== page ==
“Our fingers tap the air, as if this will summon a response; as if the gods, a god, will answer us.”
Rishi Dastidar would have us believe that we have no patience. And yet his short, Gresham’s Law, doesn’t fully reveal its value until the next time you pull out a five-pound note during one of those awkward exchanges at a till in Boots, and imagine all the things you could or could not say. For in Gresham’s Law, the protagonist meets a magical one-dollar note, that says anything it wants to. Or to be more accurate, says everything the holder is really thinking.
It’s an exploration of one person’s insularity, and their escape from it. The talking dollar he acquires brings him misfortune, but it brings him liberation too. It is both comforting and worrying to realise at the end that everything, everything, may have happened in the narrator’s head. That the dollar may have been his own paper Tyler Durden.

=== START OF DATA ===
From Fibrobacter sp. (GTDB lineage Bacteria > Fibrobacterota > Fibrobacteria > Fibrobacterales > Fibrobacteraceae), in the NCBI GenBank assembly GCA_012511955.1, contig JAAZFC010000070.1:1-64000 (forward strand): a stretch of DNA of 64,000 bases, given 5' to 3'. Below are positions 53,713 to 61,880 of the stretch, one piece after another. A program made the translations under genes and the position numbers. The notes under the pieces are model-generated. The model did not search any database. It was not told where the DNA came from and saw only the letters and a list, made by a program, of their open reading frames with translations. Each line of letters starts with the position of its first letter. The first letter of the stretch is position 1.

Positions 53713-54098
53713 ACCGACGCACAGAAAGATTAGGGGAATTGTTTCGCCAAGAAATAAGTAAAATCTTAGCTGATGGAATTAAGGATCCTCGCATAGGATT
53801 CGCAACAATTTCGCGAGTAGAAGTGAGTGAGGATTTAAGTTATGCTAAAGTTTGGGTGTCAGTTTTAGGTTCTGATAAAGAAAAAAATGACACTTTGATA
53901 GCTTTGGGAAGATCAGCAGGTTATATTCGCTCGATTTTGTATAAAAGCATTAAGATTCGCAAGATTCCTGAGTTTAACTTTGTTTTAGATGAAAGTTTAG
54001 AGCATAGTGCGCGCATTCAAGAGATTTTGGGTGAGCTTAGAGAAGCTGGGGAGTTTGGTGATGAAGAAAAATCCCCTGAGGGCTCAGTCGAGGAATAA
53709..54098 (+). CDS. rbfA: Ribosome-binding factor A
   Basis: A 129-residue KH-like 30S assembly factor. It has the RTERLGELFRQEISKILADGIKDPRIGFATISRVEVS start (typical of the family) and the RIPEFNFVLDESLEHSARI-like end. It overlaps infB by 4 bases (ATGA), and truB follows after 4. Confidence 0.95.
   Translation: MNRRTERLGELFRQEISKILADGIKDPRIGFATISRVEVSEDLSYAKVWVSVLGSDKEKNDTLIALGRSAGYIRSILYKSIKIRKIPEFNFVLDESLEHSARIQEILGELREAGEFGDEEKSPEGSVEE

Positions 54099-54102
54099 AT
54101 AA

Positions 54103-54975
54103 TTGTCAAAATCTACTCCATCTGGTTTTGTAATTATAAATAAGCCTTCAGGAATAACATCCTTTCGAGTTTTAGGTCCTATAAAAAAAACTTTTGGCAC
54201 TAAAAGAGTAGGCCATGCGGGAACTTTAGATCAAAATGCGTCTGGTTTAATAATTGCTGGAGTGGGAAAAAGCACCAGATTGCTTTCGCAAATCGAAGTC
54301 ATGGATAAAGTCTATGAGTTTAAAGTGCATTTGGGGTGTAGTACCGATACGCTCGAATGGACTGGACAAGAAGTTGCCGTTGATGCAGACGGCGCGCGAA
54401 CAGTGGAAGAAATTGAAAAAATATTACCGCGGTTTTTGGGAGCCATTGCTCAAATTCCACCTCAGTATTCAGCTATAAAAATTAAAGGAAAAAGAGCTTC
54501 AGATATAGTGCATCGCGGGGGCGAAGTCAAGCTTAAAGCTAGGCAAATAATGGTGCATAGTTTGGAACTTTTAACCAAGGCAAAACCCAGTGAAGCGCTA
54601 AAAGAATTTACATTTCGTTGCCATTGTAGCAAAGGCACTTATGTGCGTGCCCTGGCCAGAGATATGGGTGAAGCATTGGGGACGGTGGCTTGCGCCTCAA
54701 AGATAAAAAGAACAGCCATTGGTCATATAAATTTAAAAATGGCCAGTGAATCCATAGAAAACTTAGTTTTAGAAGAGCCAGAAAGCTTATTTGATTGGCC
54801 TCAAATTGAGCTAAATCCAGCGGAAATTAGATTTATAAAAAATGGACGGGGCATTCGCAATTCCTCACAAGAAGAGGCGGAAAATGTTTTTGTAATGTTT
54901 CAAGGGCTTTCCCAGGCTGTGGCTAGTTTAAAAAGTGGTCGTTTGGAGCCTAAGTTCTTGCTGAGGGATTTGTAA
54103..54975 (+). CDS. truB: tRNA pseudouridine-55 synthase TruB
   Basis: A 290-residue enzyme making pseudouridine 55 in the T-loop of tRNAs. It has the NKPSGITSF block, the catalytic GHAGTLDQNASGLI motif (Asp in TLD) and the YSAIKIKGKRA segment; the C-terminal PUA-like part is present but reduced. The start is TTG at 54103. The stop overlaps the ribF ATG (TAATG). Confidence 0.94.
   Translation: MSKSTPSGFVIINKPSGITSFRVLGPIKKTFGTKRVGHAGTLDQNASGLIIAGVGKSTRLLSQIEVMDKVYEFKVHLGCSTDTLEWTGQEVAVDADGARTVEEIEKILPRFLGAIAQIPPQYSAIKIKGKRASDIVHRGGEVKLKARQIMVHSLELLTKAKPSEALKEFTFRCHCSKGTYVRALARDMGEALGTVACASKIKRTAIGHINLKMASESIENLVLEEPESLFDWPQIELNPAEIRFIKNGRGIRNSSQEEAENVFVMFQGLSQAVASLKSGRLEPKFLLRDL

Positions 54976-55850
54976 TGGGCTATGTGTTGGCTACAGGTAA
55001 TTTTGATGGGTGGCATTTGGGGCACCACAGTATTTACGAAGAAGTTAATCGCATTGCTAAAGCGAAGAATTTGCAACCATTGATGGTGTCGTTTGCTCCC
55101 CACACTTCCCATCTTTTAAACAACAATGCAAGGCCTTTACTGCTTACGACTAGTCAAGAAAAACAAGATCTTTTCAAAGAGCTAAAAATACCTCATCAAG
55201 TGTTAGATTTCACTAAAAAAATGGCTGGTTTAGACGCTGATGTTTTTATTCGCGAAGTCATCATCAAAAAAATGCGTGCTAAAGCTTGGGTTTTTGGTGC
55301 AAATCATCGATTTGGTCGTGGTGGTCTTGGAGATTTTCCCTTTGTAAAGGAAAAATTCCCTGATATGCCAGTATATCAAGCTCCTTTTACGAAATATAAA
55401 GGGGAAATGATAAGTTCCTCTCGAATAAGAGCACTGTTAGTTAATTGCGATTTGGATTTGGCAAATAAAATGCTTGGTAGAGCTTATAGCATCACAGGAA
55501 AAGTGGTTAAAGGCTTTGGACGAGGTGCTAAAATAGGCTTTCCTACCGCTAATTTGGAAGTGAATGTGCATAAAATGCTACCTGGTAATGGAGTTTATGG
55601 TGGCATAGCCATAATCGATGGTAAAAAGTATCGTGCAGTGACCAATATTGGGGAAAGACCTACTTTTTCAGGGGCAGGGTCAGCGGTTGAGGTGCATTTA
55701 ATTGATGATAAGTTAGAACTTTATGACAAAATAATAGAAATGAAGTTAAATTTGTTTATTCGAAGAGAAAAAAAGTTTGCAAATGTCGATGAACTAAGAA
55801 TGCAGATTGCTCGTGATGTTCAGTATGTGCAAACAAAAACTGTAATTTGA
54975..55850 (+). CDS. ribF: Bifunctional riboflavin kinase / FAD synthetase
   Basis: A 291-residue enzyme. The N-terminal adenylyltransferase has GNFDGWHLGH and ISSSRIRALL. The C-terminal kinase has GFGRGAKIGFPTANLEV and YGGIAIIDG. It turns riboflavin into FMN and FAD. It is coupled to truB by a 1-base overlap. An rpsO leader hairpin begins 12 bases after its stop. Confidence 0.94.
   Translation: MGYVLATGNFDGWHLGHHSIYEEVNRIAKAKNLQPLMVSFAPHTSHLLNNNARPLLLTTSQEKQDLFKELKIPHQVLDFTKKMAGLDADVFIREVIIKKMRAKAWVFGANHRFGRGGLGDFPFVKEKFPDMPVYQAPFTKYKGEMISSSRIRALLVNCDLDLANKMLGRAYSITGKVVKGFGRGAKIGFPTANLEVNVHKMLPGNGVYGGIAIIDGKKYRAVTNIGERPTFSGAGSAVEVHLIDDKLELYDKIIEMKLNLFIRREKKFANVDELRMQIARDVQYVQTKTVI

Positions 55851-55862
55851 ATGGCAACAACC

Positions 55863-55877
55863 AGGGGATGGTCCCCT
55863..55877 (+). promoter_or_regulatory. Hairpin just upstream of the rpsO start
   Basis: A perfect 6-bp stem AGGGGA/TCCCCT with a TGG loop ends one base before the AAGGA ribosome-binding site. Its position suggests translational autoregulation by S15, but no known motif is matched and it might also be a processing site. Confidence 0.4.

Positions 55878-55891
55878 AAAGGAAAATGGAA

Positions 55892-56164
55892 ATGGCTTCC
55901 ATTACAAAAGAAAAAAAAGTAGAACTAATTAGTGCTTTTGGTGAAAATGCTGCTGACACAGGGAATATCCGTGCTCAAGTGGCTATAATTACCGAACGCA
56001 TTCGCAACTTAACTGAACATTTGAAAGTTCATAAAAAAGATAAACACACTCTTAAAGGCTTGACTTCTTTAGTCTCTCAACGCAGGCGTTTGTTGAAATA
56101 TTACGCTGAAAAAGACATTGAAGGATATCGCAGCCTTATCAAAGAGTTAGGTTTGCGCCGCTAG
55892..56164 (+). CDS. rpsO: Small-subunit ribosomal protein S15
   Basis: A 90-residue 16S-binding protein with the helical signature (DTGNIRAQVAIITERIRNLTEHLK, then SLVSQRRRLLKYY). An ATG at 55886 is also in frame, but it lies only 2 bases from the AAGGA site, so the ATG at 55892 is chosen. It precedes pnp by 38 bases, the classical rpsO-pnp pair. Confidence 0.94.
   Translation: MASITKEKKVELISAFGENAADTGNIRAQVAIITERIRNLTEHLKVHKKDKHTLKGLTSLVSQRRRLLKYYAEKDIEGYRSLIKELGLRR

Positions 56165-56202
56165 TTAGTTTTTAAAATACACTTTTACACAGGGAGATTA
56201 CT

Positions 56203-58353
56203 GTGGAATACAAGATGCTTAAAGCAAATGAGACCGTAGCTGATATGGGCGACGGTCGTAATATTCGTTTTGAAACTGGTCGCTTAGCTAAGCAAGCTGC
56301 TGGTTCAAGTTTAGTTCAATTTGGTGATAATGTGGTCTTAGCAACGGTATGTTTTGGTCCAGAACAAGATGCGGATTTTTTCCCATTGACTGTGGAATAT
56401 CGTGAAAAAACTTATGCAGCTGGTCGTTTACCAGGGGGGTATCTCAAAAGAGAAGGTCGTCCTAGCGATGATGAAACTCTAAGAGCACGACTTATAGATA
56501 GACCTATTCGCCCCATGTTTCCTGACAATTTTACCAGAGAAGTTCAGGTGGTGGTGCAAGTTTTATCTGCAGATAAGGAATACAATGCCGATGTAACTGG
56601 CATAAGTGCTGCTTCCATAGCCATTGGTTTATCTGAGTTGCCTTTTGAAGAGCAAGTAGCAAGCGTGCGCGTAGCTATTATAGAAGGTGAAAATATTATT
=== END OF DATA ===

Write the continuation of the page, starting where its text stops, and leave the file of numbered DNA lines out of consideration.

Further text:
Gresham’s Law is a story of magical misfortune, a updated version of the ‘horror stories’ printed in the back of FHM, but it’s also an uprorious antifable, a torrent of expletives against a world where everything can be bought.
And it made me chuckle.
Gresham’s Law is part of the Bad Dollar collection, a set of stories that cost a dollar, and are about far worse ways to spend one. They’re really good.